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To think naming Ann Maguire's killer will lead to more public comprehension of personality disorder?

(34 Posts)
Isabeller Mon 03-Nov-14 23:21:36

I don't have any gut instinct or empathy for people who act in this way but I find it very puzzling and disturbing.

I think it's important that the majority of us who don't have such a disorder and, I believe, have no instinctive way to understand them become better informed because those affected can be so dangerous.

I would like to think this is a part of the reason the judge decided to release the name of the boy concerned. Lots of identifying information is now being published which is throwing more light on the circumstances surrounding the crime and it seems to me it is in the public interest for there to be the best possible understanding of it.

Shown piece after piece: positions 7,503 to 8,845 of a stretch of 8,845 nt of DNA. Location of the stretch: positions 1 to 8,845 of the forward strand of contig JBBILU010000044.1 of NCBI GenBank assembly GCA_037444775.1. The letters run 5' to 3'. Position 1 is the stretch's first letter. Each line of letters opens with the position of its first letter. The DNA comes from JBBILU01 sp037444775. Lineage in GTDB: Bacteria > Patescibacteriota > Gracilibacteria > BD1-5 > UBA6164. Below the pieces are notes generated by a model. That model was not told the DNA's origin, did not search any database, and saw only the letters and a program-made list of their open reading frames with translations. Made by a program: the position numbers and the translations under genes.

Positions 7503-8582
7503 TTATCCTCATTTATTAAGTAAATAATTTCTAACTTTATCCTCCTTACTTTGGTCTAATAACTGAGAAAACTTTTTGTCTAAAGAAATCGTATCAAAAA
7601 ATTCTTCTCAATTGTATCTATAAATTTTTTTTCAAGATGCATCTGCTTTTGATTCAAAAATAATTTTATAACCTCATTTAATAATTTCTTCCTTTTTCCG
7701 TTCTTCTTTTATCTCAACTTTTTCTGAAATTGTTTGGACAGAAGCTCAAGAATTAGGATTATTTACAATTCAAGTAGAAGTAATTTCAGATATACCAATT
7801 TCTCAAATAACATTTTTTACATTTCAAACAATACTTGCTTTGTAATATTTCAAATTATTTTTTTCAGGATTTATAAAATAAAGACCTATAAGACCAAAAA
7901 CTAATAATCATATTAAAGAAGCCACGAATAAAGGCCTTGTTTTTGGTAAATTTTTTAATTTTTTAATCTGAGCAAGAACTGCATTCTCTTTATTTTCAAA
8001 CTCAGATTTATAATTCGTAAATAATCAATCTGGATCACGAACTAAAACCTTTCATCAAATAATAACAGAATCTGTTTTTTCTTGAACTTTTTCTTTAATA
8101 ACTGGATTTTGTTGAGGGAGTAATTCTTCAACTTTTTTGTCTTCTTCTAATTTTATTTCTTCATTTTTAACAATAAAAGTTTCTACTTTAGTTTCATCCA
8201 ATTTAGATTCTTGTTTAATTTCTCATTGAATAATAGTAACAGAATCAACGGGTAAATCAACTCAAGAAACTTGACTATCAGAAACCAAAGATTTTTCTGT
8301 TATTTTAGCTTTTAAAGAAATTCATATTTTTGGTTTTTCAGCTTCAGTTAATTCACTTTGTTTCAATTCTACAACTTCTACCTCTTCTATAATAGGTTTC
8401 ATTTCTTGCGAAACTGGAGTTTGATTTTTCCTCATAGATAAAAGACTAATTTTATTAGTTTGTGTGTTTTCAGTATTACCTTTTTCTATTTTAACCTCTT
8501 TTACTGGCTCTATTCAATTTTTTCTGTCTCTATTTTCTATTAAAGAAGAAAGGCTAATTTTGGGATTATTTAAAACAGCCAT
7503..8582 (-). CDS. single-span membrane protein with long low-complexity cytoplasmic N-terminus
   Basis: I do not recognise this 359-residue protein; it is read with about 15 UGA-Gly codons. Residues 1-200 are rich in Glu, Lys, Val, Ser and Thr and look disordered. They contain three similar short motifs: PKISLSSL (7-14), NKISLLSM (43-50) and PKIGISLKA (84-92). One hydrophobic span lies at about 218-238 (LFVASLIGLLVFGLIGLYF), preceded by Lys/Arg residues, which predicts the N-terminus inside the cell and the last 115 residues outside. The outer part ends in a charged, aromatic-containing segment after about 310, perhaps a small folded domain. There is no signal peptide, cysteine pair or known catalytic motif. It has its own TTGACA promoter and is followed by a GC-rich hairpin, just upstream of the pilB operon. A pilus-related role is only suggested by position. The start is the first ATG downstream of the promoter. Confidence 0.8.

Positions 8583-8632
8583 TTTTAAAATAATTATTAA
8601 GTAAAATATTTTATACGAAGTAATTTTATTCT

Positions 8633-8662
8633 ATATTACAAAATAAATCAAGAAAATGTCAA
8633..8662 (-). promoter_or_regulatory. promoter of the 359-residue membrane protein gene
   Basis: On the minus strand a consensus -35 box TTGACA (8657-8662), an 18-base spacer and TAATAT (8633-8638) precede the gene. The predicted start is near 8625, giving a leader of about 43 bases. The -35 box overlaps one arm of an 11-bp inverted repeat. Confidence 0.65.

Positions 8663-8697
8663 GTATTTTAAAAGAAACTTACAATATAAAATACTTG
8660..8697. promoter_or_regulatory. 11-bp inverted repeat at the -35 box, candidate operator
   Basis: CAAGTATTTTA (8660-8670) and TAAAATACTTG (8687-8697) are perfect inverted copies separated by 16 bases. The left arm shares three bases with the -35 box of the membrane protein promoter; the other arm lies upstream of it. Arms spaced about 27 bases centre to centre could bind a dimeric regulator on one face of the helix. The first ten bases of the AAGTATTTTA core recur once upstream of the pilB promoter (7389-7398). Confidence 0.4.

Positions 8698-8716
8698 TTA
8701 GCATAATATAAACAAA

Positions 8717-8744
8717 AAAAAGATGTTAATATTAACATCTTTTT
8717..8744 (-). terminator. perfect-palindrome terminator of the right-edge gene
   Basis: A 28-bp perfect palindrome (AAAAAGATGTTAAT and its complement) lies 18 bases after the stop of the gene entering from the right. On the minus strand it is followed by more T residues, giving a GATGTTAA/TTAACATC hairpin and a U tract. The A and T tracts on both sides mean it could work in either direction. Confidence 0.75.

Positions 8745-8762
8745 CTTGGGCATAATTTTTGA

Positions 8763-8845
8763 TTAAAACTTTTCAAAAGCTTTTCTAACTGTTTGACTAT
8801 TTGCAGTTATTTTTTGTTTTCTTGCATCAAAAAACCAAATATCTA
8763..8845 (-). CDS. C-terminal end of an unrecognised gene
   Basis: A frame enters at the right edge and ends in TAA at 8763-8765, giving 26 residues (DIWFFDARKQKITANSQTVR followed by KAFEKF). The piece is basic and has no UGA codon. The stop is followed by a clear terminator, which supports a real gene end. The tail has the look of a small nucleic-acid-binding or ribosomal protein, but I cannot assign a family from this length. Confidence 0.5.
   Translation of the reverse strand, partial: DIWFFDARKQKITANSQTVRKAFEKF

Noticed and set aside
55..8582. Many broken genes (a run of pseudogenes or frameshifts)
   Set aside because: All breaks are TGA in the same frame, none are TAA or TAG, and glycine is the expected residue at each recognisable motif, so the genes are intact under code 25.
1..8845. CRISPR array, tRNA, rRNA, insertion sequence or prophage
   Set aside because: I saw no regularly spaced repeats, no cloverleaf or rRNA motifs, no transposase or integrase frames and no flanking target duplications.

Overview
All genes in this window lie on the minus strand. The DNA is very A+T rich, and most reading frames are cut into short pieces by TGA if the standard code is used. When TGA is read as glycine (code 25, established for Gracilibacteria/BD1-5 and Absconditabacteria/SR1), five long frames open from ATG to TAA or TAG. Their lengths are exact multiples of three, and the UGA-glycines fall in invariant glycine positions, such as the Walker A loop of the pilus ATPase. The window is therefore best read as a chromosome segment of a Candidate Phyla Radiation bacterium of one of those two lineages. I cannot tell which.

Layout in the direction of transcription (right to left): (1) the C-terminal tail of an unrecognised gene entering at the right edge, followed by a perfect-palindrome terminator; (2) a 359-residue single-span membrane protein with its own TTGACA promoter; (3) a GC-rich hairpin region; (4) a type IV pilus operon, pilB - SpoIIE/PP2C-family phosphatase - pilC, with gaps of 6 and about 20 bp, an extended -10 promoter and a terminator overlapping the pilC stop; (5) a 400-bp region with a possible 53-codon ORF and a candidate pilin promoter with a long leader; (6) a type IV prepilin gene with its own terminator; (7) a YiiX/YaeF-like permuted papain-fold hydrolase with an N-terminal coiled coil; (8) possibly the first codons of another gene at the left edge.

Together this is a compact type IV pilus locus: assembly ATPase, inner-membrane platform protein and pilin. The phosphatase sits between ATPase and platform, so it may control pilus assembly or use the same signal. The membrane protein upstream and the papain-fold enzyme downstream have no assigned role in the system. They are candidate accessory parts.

I feel as if my knowledge is pretty sketchy (perhaps because it makes no sense to me) and if anyone really understands personality disorders I'd be very grateful for your views.

Also AIBU?

26Point2Miles Mon 03-Nov-14 23:23:47

His name was out there in the public domain within hours of him committing the crime. His Facebook page, everything about him, it was all public back then

26Point2Miles Mon 03-Nov-14 23:25:33

Oh and my ex has a personality disorder.... I was told Personality disorders has many strands, even psychiatrists don't fully understand it

SpringBreaker Mon 03-Nov-14 23:30:26

with social media as it is, there is no way that this would have remained unknown anyway..

Isabeller Mon 03-Nov-14 23:32:35